But with the next general election having to be held by January 2017, the spotlight falls on this current slate of ministers as they are likely to be the ones going into electoral battle alongside Prime Minister Lee Hsien Loong.

And it is not just the impending GE that gives the latest moves extra significance. Taken as one of a series since 2011 to prepare for a leadership transition, this reshuffle also incorporates those who are likely to take Singapore into 2020 - the deadline that PM Lee, the country's third holder of the office, has set for stepping down - and beyond.

A key tenet of governance here has always been to build up a good team in the wings to pass on the baton to. Succession planning has long been part of the Government's DNA, and PM Lee embarked on the task from the moment he took office in 2004.

But with four out of 19 current office-holders already 60 and older, and five more joining those ranks by 2020, the job of grooming people to take over from them has become more pressing.

While senior-level ministers typically remain in power even into their 60s and 70s in other countries, in Singapore's context of renewal, it is not unusual for them to step aside for a younger team which could be more in tune with the changing hopes and aspirations of voters as fresh issues arise.

The two deputy prime ministers, Mr Teo Chee Hean, 60, and Mr Tharman Shanmugaratnam, 58, are among those who will be above 60 by 2020.

Singapore's first prime minister, Mr Lee Kuan Yew, who died on March 23 aged 91 of severe pneumonia, warned back in 2008 that the country would be in deep trouble if it did not find its fourth-generation political leadership by the next two elections.

Health scares earlier this year involving PM Lee and then Manpower Minister Tan Chuan-Jin further strengthened the renewal focus.

In February, the Prime Minister's Office announced that PM Lee had been diagnosed with prostate cancer. He underwent surgery and was given a clean bill of health. The same month, Mr Tan was diagnosed with pleural effusion, where fluid builds up in the space between the lungs and rib cage.

The news of PM Lee's illness sparked a warning from the Hong Kong-based Political and Economic Risk Consultancy in its risk update in February, that "the Government still needs to bring in new blood in order to create confidence that the system has the capability of grooming generations of leaders, going forward".

Amid these concerns, Emeritus Senior Minister and former prime minister Goh Chok Tong, who also had surgery for prostate cancer last November, said that the fourth-generation leadership team was taking shape.

Lee Kuan Yew’s Public Service: How has it changed and how will it continue to change in future?

Values that stand the test of time in public service
Three abiding values in Singapore's system of governance - the pillars of incorruptibility, meritocracy and impartiality - need to remain in the future, although the definition of meritocracy and the recruitment process need updating.
By Eddie Teo, Published The Straits Times, 28 Apr 2015

WHEN I joined the public service in 1970, Mr Lee Kuan Yew already had 11 years to work on transforming the public service which he inherited from the British to one which better suited an independent Singapore.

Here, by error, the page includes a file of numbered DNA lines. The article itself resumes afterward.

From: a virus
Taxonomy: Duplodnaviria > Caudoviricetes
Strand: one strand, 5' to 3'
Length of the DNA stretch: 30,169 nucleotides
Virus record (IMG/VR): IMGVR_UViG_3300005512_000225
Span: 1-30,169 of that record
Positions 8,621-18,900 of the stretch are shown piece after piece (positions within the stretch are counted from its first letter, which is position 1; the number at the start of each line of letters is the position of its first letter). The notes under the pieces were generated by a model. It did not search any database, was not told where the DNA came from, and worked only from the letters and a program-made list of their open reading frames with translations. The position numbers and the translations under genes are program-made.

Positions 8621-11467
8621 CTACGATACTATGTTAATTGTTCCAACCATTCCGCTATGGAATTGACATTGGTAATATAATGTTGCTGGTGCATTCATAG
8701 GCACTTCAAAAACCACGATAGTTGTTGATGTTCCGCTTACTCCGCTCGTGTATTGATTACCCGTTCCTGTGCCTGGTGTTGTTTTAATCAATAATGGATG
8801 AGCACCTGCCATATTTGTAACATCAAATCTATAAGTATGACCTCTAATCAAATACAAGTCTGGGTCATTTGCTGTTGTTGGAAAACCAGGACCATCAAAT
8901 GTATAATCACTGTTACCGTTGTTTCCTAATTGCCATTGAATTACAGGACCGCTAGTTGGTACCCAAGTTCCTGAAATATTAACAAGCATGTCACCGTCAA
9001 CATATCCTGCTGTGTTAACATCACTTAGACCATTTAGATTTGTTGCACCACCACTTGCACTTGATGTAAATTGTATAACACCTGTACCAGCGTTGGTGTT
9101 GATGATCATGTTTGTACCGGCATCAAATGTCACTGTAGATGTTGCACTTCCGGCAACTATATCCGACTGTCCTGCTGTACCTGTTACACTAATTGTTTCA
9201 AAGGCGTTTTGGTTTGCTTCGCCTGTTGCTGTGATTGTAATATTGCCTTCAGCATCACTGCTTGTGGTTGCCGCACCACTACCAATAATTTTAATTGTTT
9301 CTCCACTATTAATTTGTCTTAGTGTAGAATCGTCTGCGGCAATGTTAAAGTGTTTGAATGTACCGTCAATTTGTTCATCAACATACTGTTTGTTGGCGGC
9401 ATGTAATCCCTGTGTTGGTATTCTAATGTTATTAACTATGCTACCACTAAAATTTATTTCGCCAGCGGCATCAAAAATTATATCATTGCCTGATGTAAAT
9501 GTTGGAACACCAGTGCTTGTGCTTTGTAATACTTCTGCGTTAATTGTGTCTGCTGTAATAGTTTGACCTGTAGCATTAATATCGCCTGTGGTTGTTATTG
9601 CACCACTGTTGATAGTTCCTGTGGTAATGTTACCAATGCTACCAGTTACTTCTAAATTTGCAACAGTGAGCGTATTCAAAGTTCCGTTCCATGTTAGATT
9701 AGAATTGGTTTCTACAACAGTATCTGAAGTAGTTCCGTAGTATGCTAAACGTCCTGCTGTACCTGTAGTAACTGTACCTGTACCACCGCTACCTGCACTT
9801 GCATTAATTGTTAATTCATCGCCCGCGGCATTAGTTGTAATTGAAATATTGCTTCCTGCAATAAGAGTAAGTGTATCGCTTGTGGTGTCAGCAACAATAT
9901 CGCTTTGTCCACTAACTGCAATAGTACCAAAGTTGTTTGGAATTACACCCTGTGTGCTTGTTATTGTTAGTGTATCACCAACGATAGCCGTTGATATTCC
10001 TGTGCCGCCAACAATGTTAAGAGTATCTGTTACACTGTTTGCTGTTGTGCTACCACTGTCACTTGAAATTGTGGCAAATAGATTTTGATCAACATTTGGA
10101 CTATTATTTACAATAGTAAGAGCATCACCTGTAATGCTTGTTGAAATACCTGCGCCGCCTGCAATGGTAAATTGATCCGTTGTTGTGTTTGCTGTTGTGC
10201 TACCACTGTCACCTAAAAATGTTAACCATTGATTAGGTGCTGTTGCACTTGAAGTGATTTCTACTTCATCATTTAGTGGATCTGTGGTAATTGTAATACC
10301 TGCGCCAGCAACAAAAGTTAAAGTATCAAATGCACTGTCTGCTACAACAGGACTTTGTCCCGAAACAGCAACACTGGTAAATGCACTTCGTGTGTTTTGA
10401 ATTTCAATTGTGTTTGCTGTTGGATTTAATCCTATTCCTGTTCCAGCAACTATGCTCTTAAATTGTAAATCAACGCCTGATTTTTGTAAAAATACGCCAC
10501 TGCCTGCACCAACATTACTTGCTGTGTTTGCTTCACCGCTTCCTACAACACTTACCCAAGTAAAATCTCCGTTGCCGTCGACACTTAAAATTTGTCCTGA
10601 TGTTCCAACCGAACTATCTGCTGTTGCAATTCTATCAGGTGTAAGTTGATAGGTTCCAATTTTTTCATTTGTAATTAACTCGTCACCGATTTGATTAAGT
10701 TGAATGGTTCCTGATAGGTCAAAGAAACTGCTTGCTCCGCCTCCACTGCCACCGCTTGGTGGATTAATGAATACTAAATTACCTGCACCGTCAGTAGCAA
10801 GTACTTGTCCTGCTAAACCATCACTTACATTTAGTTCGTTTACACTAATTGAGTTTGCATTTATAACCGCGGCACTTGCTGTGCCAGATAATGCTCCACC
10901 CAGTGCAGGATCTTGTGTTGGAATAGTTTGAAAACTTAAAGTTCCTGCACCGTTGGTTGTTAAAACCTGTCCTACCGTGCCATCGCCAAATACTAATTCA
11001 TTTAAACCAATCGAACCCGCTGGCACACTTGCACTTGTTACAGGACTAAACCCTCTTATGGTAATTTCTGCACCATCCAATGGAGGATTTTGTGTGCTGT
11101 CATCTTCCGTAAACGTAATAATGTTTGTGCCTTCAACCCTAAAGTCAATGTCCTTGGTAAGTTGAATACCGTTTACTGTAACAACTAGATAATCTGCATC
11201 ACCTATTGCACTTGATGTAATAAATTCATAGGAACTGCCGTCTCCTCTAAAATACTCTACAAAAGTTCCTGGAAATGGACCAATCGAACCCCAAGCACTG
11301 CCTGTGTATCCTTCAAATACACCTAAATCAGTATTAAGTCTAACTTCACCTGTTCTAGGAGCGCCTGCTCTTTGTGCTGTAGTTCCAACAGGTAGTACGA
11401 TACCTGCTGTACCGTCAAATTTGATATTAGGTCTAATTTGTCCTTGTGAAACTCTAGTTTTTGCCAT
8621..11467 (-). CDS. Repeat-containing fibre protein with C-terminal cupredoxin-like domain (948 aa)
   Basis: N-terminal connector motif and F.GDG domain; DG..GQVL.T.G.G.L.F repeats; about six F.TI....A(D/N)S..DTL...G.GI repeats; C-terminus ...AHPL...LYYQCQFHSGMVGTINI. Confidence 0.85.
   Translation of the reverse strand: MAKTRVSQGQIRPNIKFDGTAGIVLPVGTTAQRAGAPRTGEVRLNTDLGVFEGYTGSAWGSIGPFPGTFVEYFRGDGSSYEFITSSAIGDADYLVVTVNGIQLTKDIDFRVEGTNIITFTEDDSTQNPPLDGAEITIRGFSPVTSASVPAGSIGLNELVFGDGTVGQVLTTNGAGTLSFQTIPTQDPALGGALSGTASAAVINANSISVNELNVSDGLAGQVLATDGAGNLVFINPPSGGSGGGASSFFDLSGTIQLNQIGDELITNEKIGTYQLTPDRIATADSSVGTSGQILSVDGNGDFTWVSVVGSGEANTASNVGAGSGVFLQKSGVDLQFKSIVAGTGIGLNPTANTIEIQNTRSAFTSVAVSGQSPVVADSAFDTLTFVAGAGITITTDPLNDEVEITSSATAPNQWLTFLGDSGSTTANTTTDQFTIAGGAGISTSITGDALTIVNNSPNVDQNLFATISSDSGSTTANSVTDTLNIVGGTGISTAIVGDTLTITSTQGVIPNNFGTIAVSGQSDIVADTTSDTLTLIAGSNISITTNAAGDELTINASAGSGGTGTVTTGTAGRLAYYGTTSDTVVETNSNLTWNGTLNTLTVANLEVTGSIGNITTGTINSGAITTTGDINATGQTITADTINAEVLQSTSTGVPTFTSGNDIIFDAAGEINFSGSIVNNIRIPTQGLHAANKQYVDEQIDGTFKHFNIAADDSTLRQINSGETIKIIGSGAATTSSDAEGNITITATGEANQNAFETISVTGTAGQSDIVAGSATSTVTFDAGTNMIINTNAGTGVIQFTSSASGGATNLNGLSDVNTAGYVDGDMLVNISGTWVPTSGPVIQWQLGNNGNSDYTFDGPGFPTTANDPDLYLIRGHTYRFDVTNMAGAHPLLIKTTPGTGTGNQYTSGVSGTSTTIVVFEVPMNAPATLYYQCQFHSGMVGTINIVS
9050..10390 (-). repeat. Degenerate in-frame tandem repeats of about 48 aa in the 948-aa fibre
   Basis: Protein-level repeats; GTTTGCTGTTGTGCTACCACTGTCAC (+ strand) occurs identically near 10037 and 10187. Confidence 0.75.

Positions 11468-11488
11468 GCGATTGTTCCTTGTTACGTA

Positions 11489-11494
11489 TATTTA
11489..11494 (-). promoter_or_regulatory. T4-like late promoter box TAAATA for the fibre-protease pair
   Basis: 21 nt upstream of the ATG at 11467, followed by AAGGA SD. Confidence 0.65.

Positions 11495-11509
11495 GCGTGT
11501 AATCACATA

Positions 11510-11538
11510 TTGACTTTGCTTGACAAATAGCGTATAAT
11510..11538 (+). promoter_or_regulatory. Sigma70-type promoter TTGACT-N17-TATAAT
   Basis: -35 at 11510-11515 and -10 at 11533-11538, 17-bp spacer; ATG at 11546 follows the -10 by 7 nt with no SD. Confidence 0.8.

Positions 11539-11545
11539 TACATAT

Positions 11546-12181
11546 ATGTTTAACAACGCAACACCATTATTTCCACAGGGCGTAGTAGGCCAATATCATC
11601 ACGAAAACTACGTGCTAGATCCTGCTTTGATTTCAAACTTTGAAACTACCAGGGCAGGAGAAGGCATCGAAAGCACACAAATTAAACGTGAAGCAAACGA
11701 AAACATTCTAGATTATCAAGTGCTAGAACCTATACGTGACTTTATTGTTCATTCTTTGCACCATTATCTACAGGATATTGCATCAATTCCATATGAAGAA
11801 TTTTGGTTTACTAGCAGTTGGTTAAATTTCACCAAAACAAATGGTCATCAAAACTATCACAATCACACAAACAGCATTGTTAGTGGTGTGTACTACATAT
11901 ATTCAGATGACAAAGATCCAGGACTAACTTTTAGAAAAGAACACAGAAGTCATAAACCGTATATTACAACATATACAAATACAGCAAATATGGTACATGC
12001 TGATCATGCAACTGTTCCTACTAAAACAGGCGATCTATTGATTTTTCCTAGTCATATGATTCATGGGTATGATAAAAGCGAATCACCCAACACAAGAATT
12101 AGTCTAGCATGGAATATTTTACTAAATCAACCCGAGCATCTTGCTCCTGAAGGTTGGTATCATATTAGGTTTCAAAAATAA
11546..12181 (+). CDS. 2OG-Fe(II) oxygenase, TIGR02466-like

There was already a strong ethos of incorruptibility.

I recently met Mr David Rivkin, the president of the International Bar Association, who asked how our ethos of zero-tolerance for corruption was imparted to, and sustained in, the public service. I told him there had been no training classes or brainwashing sessions.

But public servants watched and followed the example shown by our political masters. We were incorruptible because they were incorruptible. We saw that they lived simple, frugal and unostentatious lives and dedicated themselves totally to nation-building and improving the lives of Singaporeans. All the older public servants who worked closely with our pioneer generation political leaders will have stories to tell about their frugal habits. To people like Mr Lee Kuan Yew and Dr Goh Keng Swee, there was no such thing as work-life balance. Work was life, and life was work.

For public servants, the national narrative of ensuring Singapore's survival was also very powerful and very inspiring to anyone who looked for meaning and purpose in his career. We also saw how the law against corruption was applied to all, regardless of position, by the CPIB (Corrupt Practices Investigation Bureau). So we were motivated by the exemplary conduct set by our bosses and the inspiring goals they set out, and, at the back of our minds, we were restrained by fear. Money as a form of incentive played no role then.

Meritocracy

MR LEE also inherited the Public Service Commission (PSC), but he made one important change to the British way of governance. He replaced promotion on seniority with promotion on merit. Hence, for the first time, we saw young able officers overtaking their older colleagues in the public service. This clearly upset many older public servants, but Mr Lee and his colleagues paid scant attention to that. To them, meritocracy meant not only promoting people on the basis of merit and not connections, but also doing it on an age-blind basis. The best, not the most senior, got promoted.

I recall that in the early days, some public officers made it to permanent secretary in their early 30s - something unheard of today. I was appointed director (of) SID (Security and Intelligence Division of the Ministry of Defence) when I was 31. I recall one grey-haired Japanese intelligence chief trying to unsettle me at our first meeting by saying I was the same age as his grandson.

There is a common misconception among members of the public who still think that public servants are selected and promoted on the basis of their academic credentials. It is true that Mr Lee sometimes gave the impression that to him, academic brilliance was of prime importance. But even he knew that character was more important than intelligence, and I recall him saying that having a smart crook in our system was worse than a simple crook.